Mexico is best known for silver mining, but it’s also a major gold producer. Here’s what you need to know about gold mining in Mexico.
Gold mining in Mexico has taken place for at least 500 years, and the country has a history of both commercial and artisanal production. Today, gold and silver account for more than 50 percent of the country’s total metals output.
Over the last decade, gold production in Mexico has stayed relatively stable. However, due to the uncertain gold price environment, very few new mines have opened in the past few years. While gold is beginning to see a turnaround, most mining companies operating in Mexico have been focusing on reducing costs and improving capital management.
Will that change in the future? We’ve put together a brief overview of what the future may hold for gold mining in Mexico. Read on to learn more.
Gold mining in Mexico: Biggest mines
The decline was largely due to junior miners having difficulty accessing financing, the one month blockade of Newmont Goldcorp’s (TSX:NGT,NYSE:NEM) Peñasquito gold mine and the ongoing obstruction to MAG Silver’s (TSX:MAG,NYSEAMERICAN:MAG) project in Chihuahua. Penasquito is Mexico’s top gold mine, and now harder and lower-grade ore types are being mined there.
Infographic data via INEGI.
Gold mining in Mexico: Investment and exploration
Last year, foreign and local companies invested approximately US$383 million in mining exploration in Mexico, down 37.4 percent from the US$612 million placed into the industry in 2017.
Increased scrutiny from President Andres Manuel López Obrador (AMLO) on miners’ environmental practices and treatment of indigenous people could cause these statistics to remain stagnant over the next few years.
Chart data via INEGI.
In total, there are approximately 1,158 mines in operation in Mexico, and many are considered world-class deposits. Even so, there are still opportunities for new mining companies to gain traction in the country — only 25 percent of Mexico has been explored in detail.
The problem is that currently relatively little exploration is taking place — in 2017, spending on exploration and development declined for the fourth year in a row to reach a 10 year low of US$483 million, and little has changed since. A report from Camimex (Spanish) says that this downtrend could impact the country’s metals production in the near future.
Gold mining in Mexico: Foreign investment
Although gold production in Mexico has been on the decline in recent years, the region remains an attractive investment opportunity for private business and many foreign investors. Due to the fact that natural wealth can be found throughout the entirety of Mexico, many miners, both large scale and juniors, continue to explore its mines.
In fact, experts have noted that approximately 70 percent of Mexico contains impressive geological potential for mining, making Mexico the world’s fourth largest foreign direct investment (FDI) destination for mining and the first destination for FDI in all of Latin America.
Toward the end of last year, Mexico was poised to reach a four year high in FDI in mining, and according to Global Affairs Canada, roughly 70 percent of the foreign-owned mining companies that currently operate in Mexico are based in Canada.
However, despite the boost that Mexico receives from foreign gold producers, there has been recent scrutiny of their activities within the region. In March of this year, AMLO announced that he will be carefully watching foreign companies when it comes to their environmental practices and treatment of indigenous people.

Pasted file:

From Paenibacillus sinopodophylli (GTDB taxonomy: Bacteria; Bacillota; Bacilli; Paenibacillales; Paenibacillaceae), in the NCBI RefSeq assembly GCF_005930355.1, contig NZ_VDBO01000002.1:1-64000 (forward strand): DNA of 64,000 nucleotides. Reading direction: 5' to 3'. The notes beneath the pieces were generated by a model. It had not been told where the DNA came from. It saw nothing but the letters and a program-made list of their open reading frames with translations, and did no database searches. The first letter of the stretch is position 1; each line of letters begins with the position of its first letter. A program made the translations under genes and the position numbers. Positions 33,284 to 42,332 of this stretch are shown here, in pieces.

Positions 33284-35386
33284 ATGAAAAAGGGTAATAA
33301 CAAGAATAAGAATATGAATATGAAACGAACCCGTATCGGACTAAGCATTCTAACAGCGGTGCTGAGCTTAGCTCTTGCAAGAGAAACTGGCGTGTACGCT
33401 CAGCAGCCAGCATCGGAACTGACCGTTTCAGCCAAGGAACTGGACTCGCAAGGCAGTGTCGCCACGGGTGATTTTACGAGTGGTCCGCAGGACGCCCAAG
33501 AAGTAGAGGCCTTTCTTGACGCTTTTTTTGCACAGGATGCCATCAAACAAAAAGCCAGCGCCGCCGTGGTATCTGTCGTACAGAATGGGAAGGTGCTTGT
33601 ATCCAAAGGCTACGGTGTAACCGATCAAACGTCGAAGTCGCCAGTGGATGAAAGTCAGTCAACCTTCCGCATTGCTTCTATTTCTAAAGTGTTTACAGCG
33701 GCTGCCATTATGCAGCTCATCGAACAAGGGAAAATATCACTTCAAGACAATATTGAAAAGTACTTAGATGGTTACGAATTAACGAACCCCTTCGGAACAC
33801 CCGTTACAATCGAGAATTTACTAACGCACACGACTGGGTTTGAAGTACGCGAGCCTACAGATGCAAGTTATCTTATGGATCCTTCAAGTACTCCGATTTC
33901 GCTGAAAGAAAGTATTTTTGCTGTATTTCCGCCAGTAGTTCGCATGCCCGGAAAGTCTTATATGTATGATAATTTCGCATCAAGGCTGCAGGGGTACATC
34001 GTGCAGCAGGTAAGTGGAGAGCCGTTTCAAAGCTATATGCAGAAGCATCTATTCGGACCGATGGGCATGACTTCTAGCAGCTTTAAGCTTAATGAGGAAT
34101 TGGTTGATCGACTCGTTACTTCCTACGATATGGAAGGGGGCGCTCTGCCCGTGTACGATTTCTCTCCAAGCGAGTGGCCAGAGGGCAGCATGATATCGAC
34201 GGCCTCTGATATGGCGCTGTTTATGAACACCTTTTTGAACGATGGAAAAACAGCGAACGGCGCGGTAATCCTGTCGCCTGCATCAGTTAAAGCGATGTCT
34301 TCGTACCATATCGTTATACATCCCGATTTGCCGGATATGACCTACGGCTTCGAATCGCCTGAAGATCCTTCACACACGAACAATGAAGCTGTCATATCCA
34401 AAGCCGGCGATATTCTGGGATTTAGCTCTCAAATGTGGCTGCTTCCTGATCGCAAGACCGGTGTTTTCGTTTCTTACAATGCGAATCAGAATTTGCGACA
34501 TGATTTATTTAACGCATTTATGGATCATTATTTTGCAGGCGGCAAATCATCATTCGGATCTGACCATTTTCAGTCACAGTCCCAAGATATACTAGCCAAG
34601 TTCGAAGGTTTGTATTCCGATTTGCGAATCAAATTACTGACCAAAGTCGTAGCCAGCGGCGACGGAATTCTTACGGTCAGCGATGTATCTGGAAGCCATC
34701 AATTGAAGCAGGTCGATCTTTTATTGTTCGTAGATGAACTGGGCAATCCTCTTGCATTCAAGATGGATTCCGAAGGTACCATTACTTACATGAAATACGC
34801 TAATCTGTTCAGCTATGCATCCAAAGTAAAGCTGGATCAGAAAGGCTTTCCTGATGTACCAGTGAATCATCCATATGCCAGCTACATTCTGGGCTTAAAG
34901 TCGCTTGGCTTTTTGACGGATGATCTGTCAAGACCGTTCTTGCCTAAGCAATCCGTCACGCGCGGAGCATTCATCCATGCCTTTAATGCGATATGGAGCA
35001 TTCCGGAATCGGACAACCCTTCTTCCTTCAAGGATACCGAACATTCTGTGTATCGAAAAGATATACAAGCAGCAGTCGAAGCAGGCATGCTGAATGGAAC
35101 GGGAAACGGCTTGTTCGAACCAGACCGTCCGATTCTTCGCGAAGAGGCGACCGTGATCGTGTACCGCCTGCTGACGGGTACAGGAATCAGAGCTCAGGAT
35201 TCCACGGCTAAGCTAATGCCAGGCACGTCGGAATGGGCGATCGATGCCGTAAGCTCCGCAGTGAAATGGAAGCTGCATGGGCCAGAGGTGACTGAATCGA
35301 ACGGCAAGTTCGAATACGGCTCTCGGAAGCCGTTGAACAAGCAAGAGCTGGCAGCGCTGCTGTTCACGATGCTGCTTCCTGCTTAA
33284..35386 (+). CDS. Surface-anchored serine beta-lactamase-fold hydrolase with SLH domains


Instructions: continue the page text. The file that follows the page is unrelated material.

In order to do this, the president will strengthen the rule of law in Mexico, Juan Jose Gomez Camacho, ambassador of Mexico said, and “(will increase) the role of the state in making sure that the standards of operation in Mexico from foreign companies in this (mining) or any other sector are sustainable. … But it’s also a self-discipline, it’s a question of companies’ values on how they operate.”
This is not to say that gold producers cannot continue to explore and mine in the region, but elevated standards may continue to keep production of the yellow metal down.
Gold mining in Mexico: What the future holds
Despite the potential that Mexico has to offer, it is also well known that the region has been plagued with violence and illegal gold mining. This is one of the reasons that exploration has not exploded in the North American country.
However, many with a pulse on this jurisdiction have speculated that AMLO’s proposed changes, and new standards on mining the yellow metal, may be what Mexico needs to help the country and the industry move past its history of violence.
In addition to increasing security within the mining industry, AMLO will also waive a proposed tax increase for foreign miners in the region. With only about 25 percent of Mexico being explored for gold, these changes could be a catalyst for more exploration and gold production in the country.
Additionally, according to Camimex, projects with potential include: Chesapeake Gold’s (TSXV:CKG,OTCQX:CHPGF) Metates project; Torex Gold’s (TSX:TXG,OTC: Pink:CHPGF) Morelos Norte project; and Fresnillo’s San Julian and Orisyvo projects.
What the future may hold for gold mining in Mexico remains to be seen, but for now the country continues to be a top producer of gold, as well as many other commodities, including silver, zinc, manganese, graphite, lead and copper.
While there are certain mining roadblocks, Mexico remains flush with natural wealth and untapped precious metals. While exploration has been down in the last few years, it does not exempt the fact that it is a prime location for commercial production. As market participant, now may be the perfect time to invest in a company with assets in Mexico.
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Securities Disclosure: I, Nicole Rashotte, hold no direct investment interest in any company mentioned in this article.